Strength Basics

Getting stronger, fitter, and healthier by sticking to the basics. It's not rocket science, it's doing the simple stuff the right way. Strength-Basics updates every Monday, plus extra posts during the week.

Friday, March 13, 2009

Book Review: Football Training like the Pros

Football Training Like the Pros
by Chip Smith
238 pages, Published 2008

Football Training Like the Pros, going by just the name, sounds like it's a collection of glossy photos of current NFL players, a few bogus workouts centered on bicep curls and leg presses, and some empty motivational chapter about playing hard. It's not. It's a total approach to improving the strength, explosiveness, speed, and flexibility of a football player, written by a coach with experience working with professional football players. My own experience with football is very limited, so I'm not sure if all of the drills and such are actually good ones. But they're here, and presented well.

The book covers:

- dynamic stretching and warmups
- agility ladder drills
- static stretching
- speed work - including overspeed work, resisted running, and general speed work
- swimming/circuit training combinations for cardiovascular fitness
- strength training

Each of the sections opens with a short but easy to understand explanation of the specific topic at hand, and why it's useful and necessary to work it. Each section contains a large number of pictures. They also have explanatory text about the pictures and techniques, tips, and methods to integrate the exercises.

So for example, the warmup contains a series of pictures of warmup techniques, a step-by-step guide to the technique, and explains how to use them as a complete warmup. It makes it clear what the techniques are meant to do and how to do them. The same is repeated for ladder drills, overspeed training (running with negative resistance to speed you up), stretching, etc. Alternative drills are also discussed.

The pool workout section is especially interesting. The author combines a medley of swimming, water-resisted sprinting, and weight training techniques into one. When the initial pool circuits are completed, the athletes are then to complete a timed "giant set" - really a complex based on time, not reps - for 25 seconds per exercise for two complete circuits. The body is warmed up and pre-fatigued, and then it is hammered with a circuit for time. It's clever and interesting, putting two activities together in a complementary fashion not usually seen in sports training manuals.

The weight training section is good. The only machine training is the leg press, otherwise it's all dumbbells and barbells. Lifts are centered on compound exercises, like power cleans (from the floor or from the hang position), bench pressing, cable rows, and even plate-and-band resisted jumps on a Vertimax. Some isolation exercises are used, but the author strongly pushes as them secondary exercises, not your primary builders. These include curls and reverse curls, Ts and Ys, shrugs, and pullovers. Form is good - no guillotine bench presses, partial squats, or other dangerous form. The author recommends training to or near failure on exercises, plus forced reps (partner-aided reps) for extra intensity. He also supersets plyometrics with weight training, trying to create a synergistic effect. So you may squat for strength and then jump for explosiveness, and back again. Warming up properly and using drop sets, proper volume, and other similar training techniques are covered. So is loading and weight progression. It's refreshing to see someone stressing that even a strong young player must start with an empty barbell, and work up slowly as he improves his strength and technique. This is true, but it is important to stress to younger readers more concerned with getting 315 on the bar any way they can than getting 225 with good form.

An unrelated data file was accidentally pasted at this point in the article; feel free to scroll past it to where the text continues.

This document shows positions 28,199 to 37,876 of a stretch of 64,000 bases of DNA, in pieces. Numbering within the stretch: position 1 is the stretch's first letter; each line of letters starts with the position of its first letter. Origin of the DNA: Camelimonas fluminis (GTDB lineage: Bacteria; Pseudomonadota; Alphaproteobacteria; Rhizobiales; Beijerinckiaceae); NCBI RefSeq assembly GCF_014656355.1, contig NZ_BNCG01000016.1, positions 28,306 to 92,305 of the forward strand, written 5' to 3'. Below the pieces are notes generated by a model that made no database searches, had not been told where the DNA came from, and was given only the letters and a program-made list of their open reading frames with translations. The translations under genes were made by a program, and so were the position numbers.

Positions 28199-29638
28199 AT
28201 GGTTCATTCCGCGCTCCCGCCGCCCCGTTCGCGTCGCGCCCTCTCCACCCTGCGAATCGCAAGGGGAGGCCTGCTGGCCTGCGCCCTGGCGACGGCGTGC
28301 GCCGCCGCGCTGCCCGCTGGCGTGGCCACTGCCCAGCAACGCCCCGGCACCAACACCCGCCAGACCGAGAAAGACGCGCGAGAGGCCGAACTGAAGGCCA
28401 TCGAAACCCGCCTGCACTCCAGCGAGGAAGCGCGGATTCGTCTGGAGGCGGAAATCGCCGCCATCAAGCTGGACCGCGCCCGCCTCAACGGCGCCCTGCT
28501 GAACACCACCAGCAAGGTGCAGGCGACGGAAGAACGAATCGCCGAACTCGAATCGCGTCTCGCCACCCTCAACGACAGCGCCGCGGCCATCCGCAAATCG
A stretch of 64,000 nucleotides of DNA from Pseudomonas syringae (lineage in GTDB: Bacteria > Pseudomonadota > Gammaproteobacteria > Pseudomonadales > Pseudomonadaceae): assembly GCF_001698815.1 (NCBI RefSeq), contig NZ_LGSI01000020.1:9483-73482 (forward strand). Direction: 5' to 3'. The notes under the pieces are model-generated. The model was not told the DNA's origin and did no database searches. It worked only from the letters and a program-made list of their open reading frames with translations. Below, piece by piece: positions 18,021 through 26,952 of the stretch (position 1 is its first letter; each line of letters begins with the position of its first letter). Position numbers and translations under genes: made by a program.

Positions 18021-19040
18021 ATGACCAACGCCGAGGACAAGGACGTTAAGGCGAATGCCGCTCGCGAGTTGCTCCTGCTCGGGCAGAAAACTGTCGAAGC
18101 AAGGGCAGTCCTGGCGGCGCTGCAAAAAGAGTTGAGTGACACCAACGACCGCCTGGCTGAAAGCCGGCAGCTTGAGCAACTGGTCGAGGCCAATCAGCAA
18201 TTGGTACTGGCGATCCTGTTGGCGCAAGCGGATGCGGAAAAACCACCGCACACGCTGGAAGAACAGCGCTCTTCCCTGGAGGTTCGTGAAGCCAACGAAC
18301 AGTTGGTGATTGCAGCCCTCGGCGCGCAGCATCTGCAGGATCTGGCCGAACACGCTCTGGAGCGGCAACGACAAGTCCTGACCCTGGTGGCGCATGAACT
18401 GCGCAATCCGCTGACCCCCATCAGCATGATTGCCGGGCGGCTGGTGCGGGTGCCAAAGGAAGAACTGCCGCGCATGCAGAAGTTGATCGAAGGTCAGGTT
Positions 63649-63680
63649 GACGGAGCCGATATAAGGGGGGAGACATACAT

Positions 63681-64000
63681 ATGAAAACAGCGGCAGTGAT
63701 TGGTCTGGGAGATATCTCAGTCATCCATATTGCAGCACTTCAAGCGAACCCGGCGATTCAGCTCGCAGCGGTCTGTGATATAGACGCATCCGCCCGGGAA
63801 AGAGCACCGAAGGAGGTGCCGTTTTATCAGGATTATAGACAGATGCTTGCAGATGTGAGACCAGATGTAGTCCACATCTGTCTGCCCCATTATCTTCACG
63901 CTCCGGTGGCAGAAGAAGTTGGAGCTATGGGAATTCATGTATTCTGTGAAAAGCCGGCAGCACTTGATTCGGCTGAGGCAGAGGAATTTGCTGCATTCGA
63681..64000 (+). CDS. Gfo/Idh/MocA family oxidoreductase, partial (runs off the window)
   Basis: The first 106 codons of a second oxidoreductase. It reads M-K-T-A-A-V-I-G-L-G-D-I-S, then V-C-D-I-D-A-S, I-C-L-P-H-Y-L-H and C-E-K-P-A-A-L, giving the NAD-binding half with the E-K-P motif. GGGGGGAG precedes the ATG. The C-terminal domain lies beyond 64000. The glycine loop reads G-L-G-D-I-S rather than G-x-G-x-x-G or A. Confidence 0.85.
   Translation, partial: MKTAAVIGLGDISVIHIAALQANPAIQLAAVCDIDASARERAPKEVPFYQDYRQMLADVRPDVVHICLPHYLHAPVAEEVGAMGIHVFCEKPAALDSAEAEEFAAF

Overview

Its final pre-appendix chapter is a rundown of the training program used by NFL player Brian Urlacher for a recent season of play. The training is especially interesting because it was conducted at high altitude. That may limit its usefulness as a case study, however - unless you've got a training facility at high altitude to use for yourself. Still, it is interesting to see how the pieces come together and how the program was generated.

Two appendixes give a detailed set of tables for workouts, and by-position training methods. If you're a position player it's useful to have a by-position discussion and the appendixes cover this nicely.

Content: 4 out of 5. Very complete. It's exactly what it advertises and it's a useful book for any football player needing training guidance..
Presentation: 5 out of 5. Clear pictures, easy to read text, logical layout, and the pictures match the described techniques. Tables are easy to read and well laid out.

Overall: Probably a must read for a football player, but still interesting if you are not. The section on combining pool training with weight circuits is pretty interesting all by itself.

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